The MAC has a future identity problem.
Hurting the conference in terms of youth were many great underclassmen leaving or transferring. Trey Zeigler went to Pitt. Matt Stainbrook high-tailed it to Xavier. Derek Jackson is ... well, we don't know where he is but anywhere but CMU.
Promising freshmen such as Austin McBroom and Brian Sullivan are one-and-done in the MAC. The conference needs to replenish its youth in a hurry but several juniors and seniors are leading the way in what should be an even deeper conference than before.
10. Juice Brown, Toledo, So., 11.9 ppg, 4.8 apg, 2.4 rpg, 44.2 eFG%
With some of the MAC's most promising freshmen transferring away, it's the reverse prophecy of Trading Spaces: this time, Juice is cornering the market. Known as Julius to his family, Brown is the reigning MAC Freshman of the Year and did remarkably well pacing a nouveau Rockets offense that badly needed an identity other than "ugh" for the last three years. How often do you see a freshman shoulder the load with almost 32 minutes per game in this conference?
With any luck and lots of work on his part, Brown is trending toward being almost as brilliant as the No. 1 person on this list.
9. Chris Evans, Kent State, Sr., 9.5 ppg, 4.1 rpg, 1.1 apg, 58.3 eFG%
What the numbers don't show — although it explains the high field goal percentage — is with the graduation of Torian Oglesby, Evans is the preseason favorite for the unofficial title of MAC's Best Dunker. If he has a fastbreak, and you're the one between him and the hoop, it's best to just let him have the two points, and you might get a thrill out of what he does.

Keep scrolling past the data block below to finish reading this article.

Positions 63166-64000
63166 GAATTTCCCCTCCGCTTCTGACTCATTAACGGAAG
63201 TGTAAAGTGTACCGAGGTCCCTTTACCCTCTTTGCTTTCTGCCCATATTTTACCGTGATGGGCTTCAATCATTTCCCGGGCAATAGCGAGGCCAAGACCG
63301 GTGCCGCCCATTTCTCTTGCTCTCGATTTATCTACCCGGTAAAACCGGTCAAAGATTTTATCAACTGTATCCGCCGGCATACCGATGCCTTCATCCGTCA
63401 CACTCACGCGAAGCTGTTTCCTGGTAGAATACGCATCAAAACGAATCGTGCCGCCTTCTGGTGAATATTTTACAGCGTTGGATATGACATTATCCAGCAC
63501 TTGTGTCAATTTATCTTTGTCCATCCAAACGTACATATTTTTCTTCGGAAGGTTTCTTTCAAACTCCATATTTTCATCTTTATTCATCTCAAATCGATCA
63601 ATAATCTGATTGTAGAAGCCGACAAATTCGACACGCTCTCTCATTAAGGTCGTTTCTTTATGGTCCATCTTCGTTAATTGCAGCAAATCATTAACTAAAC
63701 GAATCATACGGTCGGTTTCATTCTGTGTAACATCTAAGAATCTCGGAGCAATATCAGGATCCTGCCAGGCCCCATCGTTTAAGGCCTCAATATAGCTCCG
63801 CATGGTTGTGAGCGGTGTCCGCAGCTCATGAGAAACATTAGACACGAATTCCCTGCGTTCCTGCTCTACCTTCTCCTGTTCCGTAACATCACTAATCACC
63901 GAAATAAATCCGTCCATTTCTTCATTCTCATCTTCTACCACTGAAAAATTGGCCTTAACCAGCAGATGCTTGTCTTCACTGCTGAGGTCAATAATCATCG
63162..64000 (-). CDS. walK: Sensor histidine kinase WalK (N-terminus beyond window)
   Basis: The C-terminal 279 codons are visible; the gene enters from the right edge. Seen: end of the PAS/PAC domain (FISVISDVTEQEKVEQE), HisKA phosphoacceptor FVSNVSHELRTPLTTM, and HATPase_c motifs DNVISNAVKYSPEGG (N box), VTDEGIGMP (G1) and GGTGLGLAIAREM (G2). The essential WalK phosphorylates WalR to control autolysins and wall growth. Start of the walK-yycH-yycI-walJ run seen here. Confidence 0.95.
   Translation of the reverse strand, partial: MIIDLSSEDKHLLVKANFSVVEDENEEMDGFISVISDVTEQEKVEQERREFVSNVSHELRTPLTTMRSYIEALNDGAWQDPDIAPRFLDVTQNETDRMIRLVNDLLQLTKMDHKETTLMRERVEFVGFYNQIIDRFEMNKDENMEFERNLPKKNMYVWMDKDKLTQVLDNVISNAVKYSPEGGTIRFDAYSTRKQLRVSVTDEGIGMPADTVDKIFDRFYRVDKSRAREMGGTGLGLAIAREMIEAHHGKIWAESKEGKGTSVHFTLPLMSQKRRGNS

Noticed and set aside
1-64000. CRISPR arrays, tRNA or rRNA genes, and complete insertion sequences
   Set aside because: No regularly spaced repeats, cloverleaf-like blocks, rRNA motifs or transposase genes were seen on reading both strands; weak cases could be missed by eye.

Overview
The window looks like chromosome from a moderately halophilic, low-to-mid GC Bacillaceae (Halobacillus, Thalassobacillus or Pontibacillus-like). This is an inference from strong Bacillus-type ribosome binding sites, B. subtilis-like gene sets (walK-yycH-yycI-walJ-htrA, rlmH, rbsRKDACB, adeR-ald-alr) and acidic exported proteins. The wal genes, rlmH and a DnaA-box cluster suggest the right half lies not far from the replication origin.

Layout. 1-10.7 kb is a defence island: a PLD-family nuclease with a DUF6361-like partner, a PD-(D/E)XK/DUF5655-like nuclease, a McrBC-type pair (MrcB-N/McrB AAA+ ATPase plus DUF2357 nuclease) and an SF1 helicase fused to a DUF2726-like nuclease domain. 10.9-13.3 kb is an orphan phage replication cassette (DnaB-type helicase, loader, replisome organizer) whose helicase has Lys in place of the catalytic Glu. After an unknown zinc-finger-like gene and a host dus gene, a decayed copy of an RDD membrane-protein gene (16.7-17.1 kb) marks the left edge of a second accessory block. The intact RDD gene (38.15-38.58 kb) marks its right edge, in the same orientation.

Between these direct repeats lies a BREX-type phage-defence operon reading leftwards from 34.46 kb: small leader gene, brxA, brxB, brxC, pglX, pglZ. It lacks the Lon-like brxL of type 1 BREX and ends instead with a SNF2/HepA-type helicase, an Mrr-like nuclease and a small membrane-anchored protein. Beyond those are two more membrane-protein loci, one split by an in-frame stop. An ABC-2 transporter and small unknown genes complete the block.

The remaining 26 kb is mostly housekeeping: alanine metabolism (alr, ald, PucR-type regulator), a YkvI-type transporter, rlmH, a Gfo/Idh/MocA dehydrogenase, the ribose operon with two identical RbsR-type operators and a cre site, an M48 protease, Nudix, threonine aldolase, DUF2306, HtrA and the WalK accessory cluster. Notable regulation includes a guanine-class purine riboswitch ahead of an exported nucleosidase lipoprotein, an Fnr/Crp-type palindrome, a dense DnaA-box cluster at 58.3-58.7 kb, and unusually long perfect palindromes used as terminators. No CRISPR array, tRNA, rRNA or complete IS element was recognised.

But I'm including Evans on account of how well he played in just 21 minutes per game on a senior-heavy team.
8. Randal Holt, Kent State, Sr., 12. 7 ppg, 2.6 apg, 2.4 rpg, 54.6 eFG%
This comes at a caveat: in July he needed surgery to repair a torn meniscus, so it may take a while to get him back to 100 percent. If/when he returns to form, he can help win games from anywhere on the floor, from the free throw line to behind the arc.
7. A'uston Calhoun, Bowling Green, Sr., 13.6 ppg, 5.9 rpg, 49.2 eFG%
There are games where The Big Apostrophe can simply take it over. On occasion he can become completely neutralized by the defense and never heard from again. His post-game might be the second-best in the conference and his defense is solid if unspectacular. Similar to Miami's Julian Mavunga last year, his overall game may get lost in the shuffle of an always-crowded MAC East, especially if the Falcons dwell near the bottom.
6. Alex Abreu, Akron, Jr., 9.6 ppg, 4.8 apg, 2.6 rpg, 56.5 eFG%
As a sophomore, the Puerto Rican pistol had an immaculate season earning him second team all-conference, showing a knack for getting the ball to his playmakers and even hitting shots of his own. He became more comfortable taking shots as the season progressed and also asserted himself as a stout defender against bigger guards. He led his team in minutes played, assists, steals and free throw percentage — although his FT% perhaps should be lower.
5. Walter Offutt, Ohio, 12.4 ppg, 3.6 rpg, 1.8 apg, 53.0 eFG%